Lady Gaga returned this year with her sixth album, Chromatica, her first in almost four years. While fans were happy to welcome the pop singer back, the singer admits that the process was not the easiest. In a sit-down with CBS Sunday Morning, she opened up about her mental health struggles and how Chromatica gave people an unfiltered look at her struggles with depression and her continued effort to love herself again.
“There’s not one song on that album that’s not true, not one,” she said. She cited her song “911” as an example, explaining that the lyric”Pop a 911″ is a “reference to the medication I had to take when I used to panic because I’m Lady Gaga.” She also said she “totally gave up on [herself]” when she was asked why that time period in her life was so dark. “I hated being famous, I hated being a star, I felt exhausted and used up.”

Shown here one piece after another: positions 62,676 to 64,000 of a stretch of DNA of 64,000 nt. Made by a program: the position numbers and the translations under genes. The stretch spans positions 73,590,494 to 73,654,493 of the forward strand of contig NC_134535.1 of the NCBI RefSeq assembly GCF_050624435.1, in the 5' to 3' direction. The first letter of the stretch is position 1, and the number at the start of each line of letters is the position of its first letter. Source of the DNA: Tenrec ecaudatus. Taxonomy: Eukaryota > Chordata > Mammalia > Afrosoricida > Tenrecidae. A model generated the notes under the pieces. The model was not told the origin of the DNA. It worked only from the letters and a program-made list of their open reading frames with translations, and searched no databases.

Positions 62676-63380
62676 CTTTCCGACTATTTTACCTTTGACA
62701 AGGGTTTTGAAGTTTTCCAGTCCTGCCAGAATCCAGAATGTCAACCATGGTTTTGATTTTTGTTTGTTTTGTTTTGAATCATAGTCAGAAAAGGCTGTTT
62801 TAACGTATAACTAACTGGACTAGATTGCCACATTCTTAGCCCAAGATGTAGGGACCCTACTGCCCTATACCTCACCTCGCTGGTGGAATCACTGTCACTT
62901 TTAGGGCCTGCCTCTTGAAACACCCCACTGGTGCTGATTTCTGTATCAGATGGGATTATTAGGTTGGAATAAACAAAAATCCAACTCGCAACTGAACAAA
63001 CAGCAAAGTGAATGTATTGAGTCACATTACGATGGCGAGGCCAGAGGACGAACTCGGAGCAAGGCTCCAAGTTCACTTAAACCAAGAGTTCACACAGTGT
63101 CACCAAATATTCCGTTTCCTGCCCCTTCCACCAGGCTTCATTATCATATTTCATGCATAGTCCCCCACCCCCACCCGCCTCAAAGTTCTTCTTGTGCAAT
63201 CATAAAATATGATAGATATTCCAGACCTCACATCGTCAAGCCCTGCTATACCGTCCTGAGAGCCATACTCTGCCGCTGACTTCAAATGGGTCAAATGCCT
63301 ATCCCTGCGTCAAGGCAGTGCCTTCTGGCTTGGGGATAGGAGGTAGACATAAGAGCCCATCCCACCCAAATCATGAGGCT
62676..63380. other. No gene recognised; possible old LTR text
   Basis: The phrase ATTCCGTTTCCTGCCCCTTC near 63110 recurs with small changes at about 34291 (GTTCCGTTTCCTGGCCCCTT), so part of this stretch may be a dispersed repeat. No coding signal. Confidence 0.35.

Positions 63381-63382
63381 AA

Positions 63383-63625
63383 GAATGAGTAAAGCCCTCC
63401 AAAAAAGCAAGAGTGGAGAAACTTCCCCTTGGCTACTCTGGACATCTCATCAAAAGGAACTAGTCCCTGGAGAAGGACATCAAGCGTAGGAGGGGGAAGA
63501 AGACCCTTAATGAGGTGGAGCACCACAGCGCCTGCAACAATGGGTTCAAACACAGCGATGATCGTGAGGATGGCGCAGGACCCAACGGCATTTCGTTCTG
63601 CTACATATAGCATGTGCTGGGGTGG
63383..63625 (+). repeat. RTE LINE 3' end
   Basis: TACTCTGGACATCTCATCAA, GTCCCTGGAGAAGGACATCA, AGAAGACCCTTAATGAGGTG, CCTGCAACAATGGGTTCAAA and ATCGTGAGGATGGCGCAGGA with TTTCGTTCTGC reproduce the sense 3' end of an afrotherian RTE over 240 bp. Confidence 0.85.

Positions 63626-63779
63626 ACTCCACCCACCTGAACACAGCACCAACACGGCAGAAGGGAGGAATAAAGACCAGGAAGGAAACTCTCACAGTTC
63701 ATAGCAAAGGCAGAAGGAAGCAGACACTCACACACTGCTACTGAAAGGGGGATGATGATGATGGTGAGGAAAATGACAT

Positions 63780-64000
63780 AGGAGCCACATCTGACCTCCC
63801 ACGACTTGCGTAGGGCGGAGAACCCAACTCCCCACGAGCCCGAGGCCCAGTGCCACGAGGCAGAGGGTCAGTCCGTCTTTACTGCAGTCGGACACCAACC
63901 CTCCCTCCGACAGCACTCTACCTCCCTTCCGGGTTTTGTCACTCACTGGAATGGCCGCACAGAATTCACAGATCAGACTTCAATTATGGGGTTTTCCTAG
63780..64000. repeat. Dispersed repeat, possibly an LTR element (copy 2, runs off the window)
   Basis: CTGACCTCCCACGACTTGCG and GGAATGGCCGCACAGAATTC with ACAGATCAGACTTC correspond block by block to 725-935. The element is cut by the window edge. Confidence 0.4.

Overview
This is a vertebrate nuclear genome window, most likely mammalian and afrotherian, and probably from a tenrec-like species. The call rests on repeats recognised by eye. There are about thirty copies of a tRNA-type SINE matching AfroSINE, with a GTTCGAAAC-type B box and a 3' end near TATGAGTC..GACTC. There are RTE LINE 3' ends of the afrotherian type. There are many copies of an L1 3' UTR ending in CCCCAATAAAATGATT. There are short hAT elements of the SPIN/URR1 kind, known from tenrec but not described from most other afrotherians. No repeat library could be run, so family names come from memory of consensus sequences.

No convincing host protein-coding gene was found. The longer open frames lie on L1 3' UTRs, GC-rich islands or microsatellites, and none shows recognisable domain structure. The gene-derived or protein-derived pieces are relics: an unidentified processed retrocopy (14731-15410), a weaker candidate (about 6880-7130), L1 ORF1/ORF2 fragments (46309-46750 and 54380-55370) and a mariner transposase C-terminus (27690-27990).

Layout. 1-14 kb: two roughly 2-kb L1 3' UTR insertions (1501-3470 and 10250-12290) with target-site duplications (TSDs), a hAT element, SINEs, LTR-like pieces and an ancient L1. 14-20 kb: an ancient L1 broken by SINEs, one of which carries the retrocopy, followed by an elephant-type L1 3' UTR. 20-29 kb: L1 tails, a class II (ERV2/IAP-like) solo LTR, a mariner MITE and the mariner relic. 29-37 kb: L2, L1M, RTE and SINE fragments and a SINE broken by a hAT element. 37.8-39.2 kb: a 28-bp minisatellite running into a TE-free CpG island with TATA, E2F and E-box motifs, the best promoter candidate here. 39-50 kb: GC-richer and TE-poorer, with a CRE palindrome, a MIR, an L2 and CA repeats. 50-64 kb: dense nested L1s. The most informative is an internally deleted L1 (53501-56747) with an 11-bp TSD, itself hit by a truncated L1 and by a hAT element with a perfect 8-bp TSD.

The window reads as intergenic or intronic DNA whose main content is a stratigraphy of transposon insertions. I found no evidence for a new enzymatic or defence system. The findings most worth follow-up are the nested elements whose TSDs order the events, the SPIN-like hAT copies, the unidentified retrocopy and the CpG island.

Gaga also said that it’s “not always easy if you have mental issues to let other people see,” adding, “I used to show, I used to self-harm, I used to say, ‘Look I cut myself, see I’m hurting.’ Because I didn’t think anyone could see because mental health, it’s invisible.”
She also revealed that she was often triggered when her fans approached her in public. “If I’m at the grocery store and somebody comes up very close to me and puts a cellphone right in my face and starts taking pictures, just total panic, full-body pain. I’m braced because I’m so afraid,” she said. “It’s like I’m an object, I’m not a person.” However, when she was asked if she had the desire to continuing making music, Gaga said, “This, I have to do it,” as she pointed to her piano. “Turns out, even if I don’t want to be alive, I still know how to write a song.”
You can watch her sit down on CBS Sunday Morning in the video above.